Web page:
The sights and sounds of a live radio broadcast will be staged at the Alhambra Theatre this summer in a production that promises to offer a history lesson of 1940s Hopkinsville.
It’s set for June 4, and the sponsors are the Museums of Historic Hopkinsville-Christian County and the Pennyroyal Arts Council. They will share proceeds from the fundraiser.
Veteran broadcaster Hal King will give local news reports from the World War II era, when Camp Campbell was established on the Kentucky-Tennessee line just south of Hopkinsville. Boyd Clark, also a longtime broadcaster who now works for WKDZ, will read national news reports, and a local actor will portray Dink Embry, who was a personality on WHOP for many years and a widely recognized music talent.
Songs of the 1940s — such “This Joint is Jumpin,’ “In the Mood” and “Ain’t Misbehavin’” — will be performed by the Little River Music Society, which Barbara Felts directs.
Tickets for “An Evening on the Air: An Adventure through the 1940s” are $50. The idea of letting an audience be immersed in a different era with elements unique to Hopkinsville is based on last summer’s successful “Evening at the Hotel Latham.” That event, at the Memorial Building, was set in the 1920s.
Alissa Keller, executive director of the museums, is hoping to get the community’s help with WWII-era artifacts that will complement the Alhambra event. She’s looking for photographs, documents and other items related to Hopkinsville during the war. These items could also help the museum expand its Wall of Honor exhibit that features photographs and biographies of men and women who served in the armed forces.
Audience members for the Alhambra radio show are encouraged to dress in 1940s attire. Organizers promise “food, a photo booth, dancing and cavorting.”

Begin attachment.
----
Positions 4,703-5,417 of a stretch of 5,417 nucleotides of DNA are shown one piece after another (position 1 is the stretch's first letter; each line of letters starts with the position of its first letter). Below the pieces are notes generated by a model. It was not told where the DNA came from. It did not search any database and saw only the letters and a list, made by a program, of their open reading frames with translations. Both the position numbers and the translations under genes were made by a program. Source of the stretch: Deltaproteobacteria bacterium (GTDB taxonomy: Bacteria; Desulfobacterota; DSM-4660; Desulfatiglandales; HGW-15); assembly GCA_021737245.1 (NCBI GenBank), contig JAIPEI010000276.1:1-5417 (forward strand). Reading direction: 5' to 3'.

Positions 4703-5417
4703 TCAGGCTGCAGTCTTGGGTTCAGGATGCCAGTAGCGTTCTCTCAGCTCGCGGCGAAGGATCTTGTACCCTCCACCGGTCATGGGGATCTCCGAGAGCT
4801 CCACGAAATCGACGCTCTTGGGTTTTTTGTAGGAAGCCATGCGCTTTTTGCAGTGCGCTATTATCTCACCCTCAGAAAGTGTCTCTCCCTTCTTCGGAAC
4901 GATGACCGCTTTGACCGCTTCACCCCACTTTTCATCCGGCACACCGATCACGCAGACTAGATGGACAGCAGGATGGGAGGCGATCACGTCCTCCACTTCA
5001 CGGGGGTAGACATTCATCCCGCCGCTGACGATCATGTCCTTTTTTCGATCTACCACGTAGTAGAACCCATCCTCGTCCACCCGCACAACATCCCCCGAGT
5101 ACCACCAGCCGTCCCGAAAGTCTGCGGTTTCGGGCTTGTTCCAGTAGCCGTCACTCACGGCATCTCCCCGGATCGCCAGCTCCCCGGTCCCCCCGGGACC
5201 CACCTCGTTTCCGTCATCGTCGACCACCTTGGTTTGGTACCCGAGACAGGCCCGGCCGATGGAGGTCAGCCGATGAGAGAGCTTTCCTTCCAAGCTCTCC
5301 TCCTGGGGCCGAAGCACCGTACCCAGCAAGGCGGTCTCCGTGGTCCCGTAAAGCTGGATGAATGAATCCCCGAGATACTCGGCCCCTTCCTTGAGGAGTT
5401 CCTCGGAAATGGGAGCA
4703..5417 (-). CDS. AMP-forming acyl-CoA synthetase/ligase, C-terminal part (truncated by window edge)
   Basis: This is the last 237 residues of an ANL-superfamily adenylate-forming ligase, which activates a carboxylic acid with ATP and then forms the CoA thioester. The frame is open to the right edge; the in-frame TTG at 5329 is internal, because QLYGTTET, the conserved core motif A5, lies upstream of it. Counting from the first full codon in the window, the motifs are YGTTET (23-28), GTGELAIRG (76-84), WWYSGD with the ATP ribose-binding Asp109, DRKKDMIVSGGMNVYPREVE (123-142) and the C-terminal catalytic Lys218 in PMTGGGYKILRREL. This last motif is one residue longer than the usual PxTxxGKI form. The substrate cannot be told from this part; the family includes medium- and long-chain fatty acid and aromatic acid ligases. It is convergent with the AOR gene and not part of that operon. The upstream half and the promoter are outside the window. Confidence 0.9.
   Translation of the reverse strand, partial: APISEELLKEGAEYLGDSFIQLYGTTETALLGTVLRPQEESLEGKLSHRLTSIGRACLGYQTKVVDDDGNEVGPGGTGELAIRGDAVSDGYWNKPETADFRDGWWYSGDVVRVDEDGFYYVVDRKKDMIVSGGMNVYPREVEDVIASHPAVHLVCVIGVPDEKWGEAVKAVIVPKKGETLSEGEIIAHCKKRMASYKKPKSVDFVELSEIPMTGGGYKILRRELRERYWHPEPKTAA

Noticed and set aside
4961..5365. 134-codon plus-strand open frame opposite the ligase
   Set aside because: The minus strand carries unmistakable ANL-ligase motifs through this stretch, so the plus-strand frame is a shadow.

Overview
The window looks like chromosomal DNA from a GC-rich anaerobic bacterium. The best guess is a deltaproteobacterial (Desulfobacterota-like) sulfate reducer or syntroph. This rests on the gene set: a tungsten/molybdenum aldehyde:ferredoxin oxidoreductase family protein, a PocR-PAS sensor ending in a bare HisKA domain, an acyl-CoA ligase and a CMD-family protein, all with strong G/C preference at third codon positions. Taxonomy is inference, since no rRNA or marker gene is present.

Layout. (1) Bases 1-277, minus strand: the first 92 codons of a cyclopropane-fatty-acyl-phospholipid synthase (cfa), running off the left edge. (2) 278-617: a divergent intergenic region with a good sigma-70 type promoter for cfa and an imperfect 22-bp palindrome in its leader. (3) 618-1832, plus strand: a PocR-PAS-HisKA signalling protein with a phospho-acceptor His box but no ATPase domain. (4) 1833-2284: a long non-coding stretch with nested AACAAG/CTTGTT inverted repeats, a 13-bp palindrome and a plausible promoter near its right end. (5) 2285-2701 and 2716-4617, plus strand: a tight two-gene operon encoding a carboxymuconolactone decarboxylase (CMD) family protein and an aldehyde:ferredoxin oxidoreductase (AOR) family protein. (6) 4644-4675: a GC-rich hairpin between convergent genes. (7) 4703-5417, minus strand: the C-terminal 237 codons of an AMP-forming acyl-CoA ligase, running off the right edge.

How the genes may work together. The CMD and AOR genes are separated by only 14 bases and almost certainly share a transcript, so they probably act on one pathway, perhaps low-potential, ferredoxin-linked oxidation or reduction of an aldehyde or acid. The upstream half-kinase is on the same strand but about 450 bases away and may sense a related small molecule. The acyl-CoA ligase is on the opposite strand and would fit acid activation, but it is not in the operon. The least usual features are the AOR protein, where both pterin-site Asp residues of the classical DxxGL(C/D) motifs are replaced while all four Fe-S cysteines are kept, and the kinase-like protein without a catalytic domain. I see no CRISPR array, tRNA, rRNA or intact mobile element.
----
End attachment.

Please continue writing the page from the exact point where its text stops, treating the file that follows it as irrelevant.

Tickets are available at the arts council or the Pennyroyal Area Museum.
I’m betting many people who buy tickets will be old fans of Dink Embry, who was with WHOP for some 50 years. He was a WWII veteran and had worked as a musician and radio talent in Louisville and Nashville, among other places, before coming to Hopkinsville in the late 1940s. He was the farm director for WHOP for many years and a host on the popular “Early Bird Show” morning program, which required him to arrive at the station each weekday while most of the town still slept.
Embry received numerous state and national broadcasting awards during his career. He died in 1999.
My parents always listened to Embry on the “Early Bird Show,” and at some point, I became familiar with Embry’s song to alert local children when schools were closed because of snow.
It goes like this: “There ain’t no school today. There ain’t no school today. The word is out my friend is this. There ain’t no school today.”
The snow day song came after the 1940s, so it isn’t likely to be part of the June 4 show — unless Keller and her cohort, Margaret Prim, the arts council’s executive director, conjure up some magical time-traveler segment. Hey, stranger things have happened. I am ever hopeful.
JENNIFER P. BROWN is the New Era’s opinion editor. Reach her at 270-887-3236 or firstname.lastname@example.org.